Leader Blues

Tuesday, August 25, 2009

EDITORIAL >> Bob Johnson is no Truman

The budget deficit is exploding, unemployment is rising, violence in Iraq and Afghanistan is climbing, school test scores continue to lag, and Bob Johnson says he may run for the United States Senate. Will the bad news never cease?

A Republican blog leaked the word last week that “Death Star Bob Johnson,” as the Arkansas Times calls the state senator from Bigelow, was thinking about running against Senator Blanche Lincoln for the Democratic nomination next year. Yes, he confirmed, all kinds of people are encouraging him to run and he may have to give in. He thought people would like to have a Democratic senator who would kick the traces of the party’s leaders, in her and his case Senator Harry Reid of Nevada, the majority leader.

Hardly any Democrat follows the party’s leadership less often than Blanche Lincoln, unless it is Mark Pryor. A real alternative would be someone who votes with the Republican leadership all the time. There will be plenty of them running. We suspect that most people, regardless of their political allegiance, would take a real Republican over a faux Republican. Something there is to be said for the straightforward honesty of identifying yourself with the ideas and the party with which you have concert.
If running against Lincoln from the right in the Democratic primary does not seem awkward and unproductive, Bob Johnson is burdened by his record in the state Senate and House of Representatives. People may remember him for leading the battle in the legislature four years ago to allow Deltic Timber to clear the hillsides around Lake Maumelle for luxury estates, which would risk polluting the pristine waters that provide drinking water for most of us in central Arkansas. Johnson is the master of power building and logrolling in the legislature, but for one of the few times he was bested in that effort by his successor as speaker of the House of Representatives, Bill Stovall of Quitman. Johnson tried to make amends to the clean-water people (that is, most of us) this year, but it is hard to forget what were his first instincts.

Johnson organized what became known as “The Brotherhood,” a consortium of conservative senators from both parties who controlled the Senate and directed tens of millions of dollars in state appropriations into political projects that helped legislators get re-elected. How he did it happened to be illegal. Mike Wilson of Jacksonville sued, saying that the earmarks violated the constitutional prohibition against local and special acts, and the Arkansas Supreme Court said he was right.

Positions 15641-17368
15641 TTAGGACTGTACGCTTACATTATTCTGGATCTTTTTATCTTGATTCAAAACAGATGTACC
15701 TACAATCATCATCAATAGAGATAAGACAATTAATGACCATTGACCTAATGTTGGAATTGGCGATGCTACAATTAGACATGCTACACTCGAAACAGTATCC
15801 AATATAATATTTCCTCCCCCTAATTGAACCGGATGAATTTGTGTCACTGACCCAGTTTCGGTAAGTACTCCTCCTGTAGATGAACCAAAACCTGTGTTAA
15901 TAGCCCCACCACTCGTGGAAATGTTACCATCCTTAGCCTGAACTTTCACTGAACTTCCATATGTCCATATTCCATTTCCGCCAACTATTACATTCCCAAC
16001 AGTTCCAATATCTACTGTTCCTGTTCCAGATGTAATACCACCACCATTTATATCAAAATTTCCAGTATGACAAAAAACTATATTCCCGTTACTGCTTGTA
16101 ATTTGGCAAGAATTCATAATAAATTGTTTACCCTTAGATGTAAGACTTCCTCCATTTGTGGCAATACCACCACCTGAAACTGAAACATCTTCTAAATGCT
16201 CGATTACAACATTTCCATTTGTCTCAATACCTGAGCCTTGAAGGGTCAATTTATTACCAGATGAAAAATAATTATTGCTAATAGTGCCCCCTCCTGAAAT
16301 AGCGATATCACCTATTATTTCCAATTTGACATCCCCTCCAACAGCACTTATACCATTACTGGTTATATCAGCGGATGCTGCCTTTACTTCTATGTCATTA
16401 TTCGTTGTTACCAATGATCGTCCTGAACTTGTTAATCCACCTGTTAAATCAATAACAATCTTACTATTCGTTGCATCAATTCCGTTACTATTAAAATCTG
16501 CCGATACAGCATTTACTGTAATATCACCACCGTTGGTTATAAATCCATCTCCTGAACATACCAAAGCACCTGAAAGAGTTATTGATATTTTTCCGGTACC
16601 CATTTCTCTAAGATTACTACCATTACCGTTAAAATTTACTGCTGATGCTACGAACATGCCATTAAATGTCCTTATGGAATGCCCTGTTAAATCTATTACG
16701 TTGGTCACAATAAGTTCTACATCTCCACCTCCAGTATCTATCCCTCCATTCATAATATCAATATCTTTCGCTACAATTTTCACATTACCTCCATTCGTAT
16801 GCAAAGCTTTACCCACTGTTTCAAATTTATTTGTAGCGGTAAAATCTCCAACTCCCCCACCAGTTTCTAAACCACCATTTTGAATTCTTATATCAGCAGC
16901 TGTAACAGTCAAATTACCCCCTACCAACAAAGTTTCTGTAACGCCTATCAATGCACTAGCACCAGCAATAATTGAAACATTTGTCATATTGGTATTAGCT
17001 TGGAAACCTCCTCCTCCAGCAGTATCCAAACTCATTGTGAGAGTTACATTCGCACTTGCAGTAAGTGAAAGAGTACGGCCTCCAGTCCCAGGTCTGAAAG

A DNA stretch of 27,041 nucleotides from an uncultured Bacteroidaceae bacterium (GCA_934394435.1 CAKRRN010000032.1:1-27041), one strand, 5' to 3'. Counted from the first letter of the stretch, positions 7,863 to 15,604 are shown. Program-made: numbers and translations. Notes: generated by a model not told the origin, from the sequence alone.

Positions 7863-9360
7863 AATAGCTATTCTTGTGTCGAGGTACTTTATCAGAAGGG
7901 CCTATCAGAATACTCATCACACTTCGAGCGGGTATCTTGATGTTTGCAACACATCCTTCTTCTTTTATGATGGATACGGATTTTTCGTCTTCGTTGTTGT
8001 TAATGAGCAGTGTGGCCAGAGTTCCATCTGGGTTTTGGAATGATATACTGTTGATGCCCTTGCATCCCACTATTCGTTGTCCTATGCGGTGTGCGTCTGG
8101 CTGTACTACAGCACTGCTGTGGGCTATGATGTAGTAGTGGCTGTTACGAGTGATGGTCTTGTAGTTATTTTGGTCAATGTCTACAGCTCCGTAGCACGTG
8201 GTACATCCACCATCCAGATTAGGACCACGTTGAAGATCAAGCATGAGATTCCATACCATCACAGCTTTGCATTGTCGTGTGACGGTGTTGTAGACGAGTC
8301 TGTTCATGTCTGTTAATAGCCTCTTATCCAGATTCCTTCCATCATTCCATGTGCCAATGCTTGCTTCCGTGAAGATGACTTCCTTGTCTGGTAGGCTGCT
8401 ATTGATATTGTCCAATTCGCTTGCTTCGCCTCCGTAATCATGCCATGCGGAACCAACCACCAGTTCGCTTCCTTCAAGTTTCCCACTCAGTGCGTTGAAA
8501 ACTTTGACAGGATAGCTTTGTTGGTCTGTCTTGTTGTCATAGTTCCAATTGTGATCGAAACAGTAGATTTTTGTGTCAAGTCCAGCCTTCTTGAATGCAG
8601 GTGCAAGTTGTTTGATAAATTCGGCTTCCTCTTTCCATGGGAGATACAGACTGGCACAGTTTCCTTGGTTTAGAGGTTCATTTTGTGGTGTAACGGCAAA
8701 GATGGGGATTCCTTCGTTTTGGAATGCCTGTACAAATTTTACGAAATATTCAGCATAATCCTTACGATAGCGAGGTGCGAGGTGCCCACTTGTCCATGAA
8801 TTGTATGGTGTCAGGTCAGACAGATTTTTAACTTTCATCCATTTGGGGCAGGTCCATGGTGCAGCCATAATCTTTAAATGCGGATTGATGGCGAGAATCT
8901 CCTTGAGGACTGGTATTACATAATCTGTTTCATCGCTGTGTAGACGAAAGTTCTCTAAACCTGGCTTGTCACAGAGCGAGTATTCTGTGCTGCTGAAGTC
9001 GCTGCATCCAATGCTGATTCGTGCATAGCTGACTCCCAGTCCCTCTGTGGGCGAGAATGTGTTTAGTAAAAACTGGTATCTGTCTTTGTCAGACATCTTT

But the cronyism did not reach its pinnacle until this summer. Johnson helped ramrod the lottery-enabling bill through the legislature and installed his mentor, Ray Thornton, as a member of the Lottery Commission and then as its chairman. Johnson had his aide find an expert to tell them how to run a lottery right and she landed Ernie Passailaigue of South Carolina, now the $324,000-a-year director of the lottery. When the fat salaries began to be handed out to the right people for sinecures on the lottery team, Johnson and Thornton pronounced them fine.

The best that can be said about Johnson’s credentials as a Democrat is that as speaker of the Arkansas House, he gave Governor Mike Huckabee fits. That ought not be enough. Huckabee was right on occasion.

Johnson called himself a “Harry Truman Democrat.” Everybody in America, conservative or liberal, eventually became an admirer of Harry S. Truman, so it is hard to know what that means to Bob Johnson. Even Republicans invoke Truman’s name at their quad- rennial presidential conventions. Ronald Reagan and George W. Bush claimed his mantle.

Truman bucked the prevailing passions of the time and called for a national health-care system for every American, full civil rights for African-Americans and a massive American aid program to rebuild war-ravaged Europe. He fired Gen. Douglas MacArthur, the conservative icon who wanted a wider war with the communists. Truman fought for greater protections for workers to organize unions and to strike, and he vetoed the anti-labor amendments that unions now seek to change with the so-called card-check bill. Congress had to pass Taft Hartley over Truman’s veto. He promised to win back workers’ organizing rights, but a conservative Congress never let him.

Is that the Truman Democrat that Senator Bob Johnson would be? The Stephens financial interests, who are his big backers, and the other people who are after him to run for the Senate, do not have that in mind. We are sure that Johnson doesn’t either.

But if he does, he ought to let everyone know up front. We could reassess Bob Johnson. We are not holding our breath.